‘Mosque shooter’ may avoid terror charge
Legal experts in New Zealand fear the accused Christchurch mosque killer could use his trial to showcase his evil manifesto.
A former senior Crown prosecutor, Ross Burns, said if Tarrant faced a trial on terrorism charges it could lead to a long, drawn-out affair - which he could use "to espouse his ideological reasons".
Fifty people were killed in the attack last Friday, and dozens more were injured when Tarrant allegedly filmed himself shooting people at two city mosques.
Mr Burns told NZ website Stuff prosecutors instead could favour a straight murder trial where only two things had to be proven, whether the accused did it and if it was his intention to kill.
Charges under the Terrorism Suppression Act must prove it was done for ideological or political reasons, and was intended to terrorise the community.
"In my view, the elements are all made out, but to minimise the impact on victims, straight murder is easier to prove.
"And there's less scope to use a platform to espouse his ideological reasons."
The 17-minute livestreamed video - which has caused revulsion around the world - and the hate-filled document he placed online before the shootings would be key parts of any criminal trial.
Tarrant has reportedly indicated he would represent himself. The legal representatives who acted for him on Saturday was a duty lawyer, so reports he fired them were not accurate.
Reports from New Zealand suggest Tarrant has been warned he is a marked man by gang members.
The New Zealand Herald reported one gang member said: "We've got friends inside too".
The paper said the gang member didn't elaborate but the "meaning was clear".
"Threats should be taken very seriously," said Canterbury University criminologist Greg Newbold, who has spent time in prison himself earlier in his life.
"I would take that very seriously and I would say he would be in extreme danger.
"There will be people in prison who will be pretty angry about it, particularly the fact that he's a white supremacist," he told the Herald.
Mr Newbold said it was possible he could spend the rest of his life in segregation, and at least the next five to 10 years in "effective" solitary confinement - for his own safety.
"He could easily be killed."
Tarrant has so far been charged with a single count of murder and has been remanded to a maximum security prison where he is being watched 24/7 ahead of his return to court early next month.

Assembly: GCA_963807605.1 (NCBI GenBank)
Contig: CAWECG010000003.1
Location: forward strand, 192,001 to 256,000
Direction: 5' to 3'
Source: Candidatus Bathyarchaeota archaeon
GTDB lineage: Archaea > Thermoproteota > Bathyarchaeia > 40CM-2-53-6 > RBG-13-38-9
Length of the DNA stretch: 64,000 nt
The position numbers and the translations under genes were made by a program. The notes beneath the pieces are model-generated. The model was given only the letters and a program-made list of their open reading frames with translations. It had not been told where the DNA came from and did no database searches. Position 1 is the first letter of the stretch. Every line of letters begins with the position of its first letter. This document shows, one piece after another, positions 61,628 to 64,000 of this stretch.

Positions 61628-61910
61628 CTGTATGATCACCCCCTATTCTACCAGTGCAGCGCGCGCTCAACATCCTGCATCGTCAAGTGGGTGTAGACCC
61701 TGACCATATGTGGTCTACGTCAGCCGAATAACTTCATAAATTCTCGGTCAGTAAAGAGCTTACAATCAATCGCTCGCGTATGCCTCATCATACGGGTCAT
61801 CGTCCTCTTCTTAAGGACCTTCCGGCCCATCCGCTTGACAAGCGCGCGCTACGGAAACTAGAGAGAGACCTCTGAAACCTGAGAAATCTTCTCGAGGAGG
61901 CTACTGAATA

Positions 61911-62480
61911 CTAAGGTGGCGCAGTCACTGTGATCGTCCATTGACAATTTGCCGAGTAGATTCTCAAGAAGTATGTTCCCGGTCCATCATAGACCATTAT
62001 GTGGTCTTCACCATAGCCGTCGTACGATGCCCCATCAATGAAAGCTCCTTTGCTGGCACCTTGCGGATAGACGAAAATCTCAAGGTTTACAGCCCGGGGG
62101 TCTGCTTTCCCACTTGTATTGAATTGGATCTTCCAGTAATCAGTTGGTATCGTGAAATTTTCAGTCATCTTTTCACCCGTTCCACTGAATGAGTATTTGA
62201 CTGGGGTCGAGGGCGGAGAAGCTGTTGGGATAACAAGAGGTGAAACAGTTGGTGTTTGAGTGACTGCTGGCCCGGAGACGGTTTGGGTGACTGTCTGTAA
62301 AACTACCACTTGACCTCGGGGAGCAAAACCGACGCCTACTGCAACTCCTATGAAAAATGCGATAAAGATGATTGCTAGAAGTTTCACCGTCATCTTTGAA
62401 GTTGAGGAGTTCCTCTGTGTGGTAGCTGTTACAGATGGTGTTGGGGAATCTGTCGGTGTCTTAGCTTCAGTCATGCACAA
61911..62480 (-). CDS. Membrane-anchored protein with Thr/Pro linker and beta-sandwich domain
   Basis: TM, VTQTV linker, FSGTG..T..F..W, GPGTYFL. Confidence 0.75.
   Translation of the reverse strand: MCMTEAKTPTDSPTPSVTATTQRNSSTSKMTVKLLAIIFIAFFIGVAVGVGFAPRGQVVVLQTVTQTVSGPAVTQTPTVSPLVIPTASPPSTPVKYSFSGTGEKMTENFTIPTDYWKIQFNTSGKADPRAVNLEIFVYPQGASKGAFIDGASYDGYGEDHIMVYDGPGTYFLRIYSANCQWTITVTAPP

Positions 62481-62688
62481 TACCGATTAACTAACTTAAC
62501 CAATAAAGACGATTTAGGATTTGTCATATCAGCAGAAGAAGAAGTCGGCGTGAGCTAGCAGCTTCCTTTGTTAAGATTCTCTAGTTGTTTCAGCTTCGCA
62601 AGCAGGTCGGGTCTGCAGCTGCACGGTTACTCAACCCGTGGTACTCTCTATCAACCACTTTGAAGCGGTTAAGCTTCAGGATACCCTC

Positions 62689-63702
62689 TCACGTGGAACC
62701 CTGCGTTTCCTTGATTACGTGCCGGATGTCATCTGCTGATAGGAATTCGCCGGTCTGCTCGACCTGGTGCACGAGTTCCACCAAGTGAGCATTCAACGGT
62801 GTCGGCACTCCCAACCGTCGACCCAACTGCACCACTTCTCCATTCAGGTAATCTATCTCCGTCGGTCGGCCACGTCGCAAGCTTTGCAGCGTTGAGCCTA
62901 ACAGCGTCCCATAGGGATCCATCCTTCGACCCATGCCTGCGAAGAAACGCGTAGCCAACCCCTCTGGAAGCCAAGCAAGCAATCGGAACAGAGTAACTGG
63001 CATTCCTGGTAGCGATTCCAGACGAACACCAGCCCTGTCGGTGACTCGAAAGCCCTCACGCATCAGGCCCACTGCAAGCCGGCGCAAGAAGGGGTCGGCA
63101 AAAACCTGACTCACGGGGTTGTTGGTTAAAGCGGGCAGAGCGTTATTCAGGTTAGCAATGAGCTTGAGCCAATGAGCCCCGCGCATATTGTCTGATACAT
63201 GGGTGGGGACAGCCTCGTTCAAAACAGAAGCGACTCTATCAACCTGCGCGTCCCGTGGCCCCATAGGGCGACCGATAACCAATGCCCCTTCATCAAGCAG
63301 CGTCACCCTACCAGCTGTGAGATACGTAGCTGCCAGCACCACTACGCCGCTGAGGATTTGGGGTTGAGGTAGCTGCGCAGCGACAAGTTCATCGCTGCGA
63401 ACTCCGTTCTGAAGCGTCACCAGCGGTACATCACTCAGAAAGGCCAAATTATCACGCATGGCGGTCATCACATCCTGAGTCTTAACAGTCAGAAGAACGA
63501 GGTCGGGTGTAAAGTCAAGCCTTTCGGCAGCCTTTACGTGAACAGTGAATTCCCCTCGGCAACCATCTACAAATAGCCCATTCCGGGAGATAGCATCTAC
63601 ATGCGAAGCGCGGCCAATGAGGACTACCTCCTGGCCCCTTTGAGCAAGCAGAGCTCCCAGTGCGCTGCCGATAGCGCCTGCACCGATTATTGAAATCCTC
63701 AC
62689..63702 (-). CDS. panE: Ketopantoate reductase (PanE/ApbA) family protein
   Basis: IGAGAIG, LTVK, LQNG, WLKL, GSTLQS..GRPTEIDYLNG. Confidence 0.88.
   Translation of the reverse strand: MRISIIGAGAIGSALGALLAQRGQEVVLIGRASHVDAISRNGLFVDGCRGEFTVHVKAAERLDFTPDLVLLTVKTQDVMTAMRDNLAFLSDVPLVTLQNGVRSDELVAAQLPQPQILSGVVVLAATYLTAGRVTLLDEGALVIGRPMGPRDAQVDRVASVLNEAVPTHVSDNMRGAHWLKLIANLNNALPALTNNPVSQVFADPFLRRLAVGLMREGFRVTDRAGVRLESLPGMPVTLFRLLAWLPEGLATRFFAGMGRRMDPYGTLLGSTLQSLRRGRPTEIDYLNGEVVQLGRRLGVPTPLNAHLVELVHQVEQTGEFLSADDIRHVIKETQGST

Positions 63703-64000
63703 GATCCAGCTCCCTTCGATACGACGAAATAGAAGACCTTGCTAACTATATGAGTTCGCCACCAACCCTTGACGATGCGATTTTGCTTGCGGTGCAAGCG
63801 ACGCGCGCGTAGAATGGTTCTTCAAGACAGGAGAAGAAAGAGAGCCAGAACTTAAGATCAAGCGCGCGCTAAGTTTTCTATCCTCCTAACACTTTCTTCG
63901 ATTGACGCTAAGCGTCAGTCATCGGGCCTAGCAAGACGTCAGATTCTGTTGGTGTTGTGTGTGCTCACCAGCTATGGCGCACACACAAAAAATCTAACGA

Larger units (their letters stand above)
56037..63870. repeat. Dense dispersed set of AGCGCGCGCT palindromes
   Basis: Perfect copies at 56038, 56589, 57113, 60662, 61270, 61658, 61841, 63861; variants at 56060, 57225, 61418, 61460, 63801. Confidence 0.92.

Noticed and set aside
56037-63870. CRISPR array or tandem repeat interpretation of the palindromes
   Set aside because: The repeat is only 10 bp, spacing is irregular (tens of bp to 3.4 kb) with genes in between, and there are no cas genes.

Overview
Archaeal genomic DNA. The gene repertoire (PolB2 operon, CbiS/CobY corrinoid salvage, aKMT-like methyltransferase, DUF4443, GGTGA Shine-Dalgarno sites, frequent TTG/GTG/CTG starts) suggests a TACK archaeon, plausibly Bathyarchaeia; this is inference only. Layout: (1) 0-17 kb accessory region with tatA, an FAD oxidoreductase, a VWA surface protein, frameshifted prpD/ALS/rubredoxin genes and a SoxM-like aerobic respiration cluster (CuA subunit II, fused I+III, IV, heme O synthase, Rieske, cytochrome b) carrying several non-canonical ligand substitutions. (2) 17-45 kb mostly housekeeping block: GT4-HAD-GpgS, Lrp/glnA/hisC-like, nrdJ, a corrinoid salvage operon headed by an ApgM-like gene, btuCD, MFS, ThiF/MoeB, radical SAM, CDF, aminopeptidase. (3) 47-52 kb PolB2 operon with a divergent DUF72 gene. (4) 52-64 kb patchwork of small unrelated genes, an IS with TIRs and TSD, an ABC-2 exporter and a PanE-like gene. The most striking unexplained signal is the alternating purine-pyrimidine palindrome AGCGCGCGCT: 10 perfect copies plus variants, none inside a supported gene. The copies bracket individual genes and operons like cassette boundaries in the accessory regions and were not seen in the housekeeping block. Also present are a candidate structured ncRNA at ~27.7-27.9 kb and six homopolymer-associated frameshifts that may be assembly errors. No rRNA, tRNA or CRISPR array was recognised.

Tarrant is an Australian citizen from Grafton, in New South Wales. Police and intelligence services on both sides of the Tasman have been probing his movements in recent years as he made his way out of both countries and into Europe.
Tarrant said in his online document New Zealand was not the original intended target, but he changed his mind after moving to Dunedin, in the South Island, to train and prepare. Once there, he allegedly selected it for the attack because of its image as one of the safest countries in the world.
AUSTRALIANS TOLD TO BE CAREFUL
Australians have responded to the attacks with shock and outrage, but the Federal Government has warned citizens travelling overseas to avoid protests in case they find themselves targeted.
The government would monitor any threat Australian tourists could face.
"The terrorist attack, motivated by extreme right-wing ideology, has drawn strong condemnation internationally," it said in a statement on the Smart Traveller website.
"Demonstrations and protests against Australia may occur. Australians travelling overseas should continue to use common sense, be vigilant and exercise caution. They should look out for and report suspicious behaviour, as they would in Australia.
"They should monitor the media and other sources for information about possible new safety or security threats, and follow the advice of local authorities. They should avoid demonstrations and protests, as they can turn violent."
Meanwhile, former prime minister Tony Abbott believes authorities must "wake up to themselves" and police social media more closely after the mosque massacre.
The alleged gunman behind Friday's mass shooting, which was live-streamed on Facebook, used his real name and photograph.
Nonetheless, Mr Abbott is concerned extremists are free to exist in anonymity on Facebook and other platforms.
"You should only be able to go online as yourself, under your real name. We've got to end it, we absolutely have to end it," Mr Abbott told 2GB radio today.
"We've got to clean this thing up otherwise it will do us untold damage."
Prime Minister Scott Morrison and Labor leader Bill Shorten have also taken aim at social media companies for not doing enough to ensure the vision of the attack was not republished.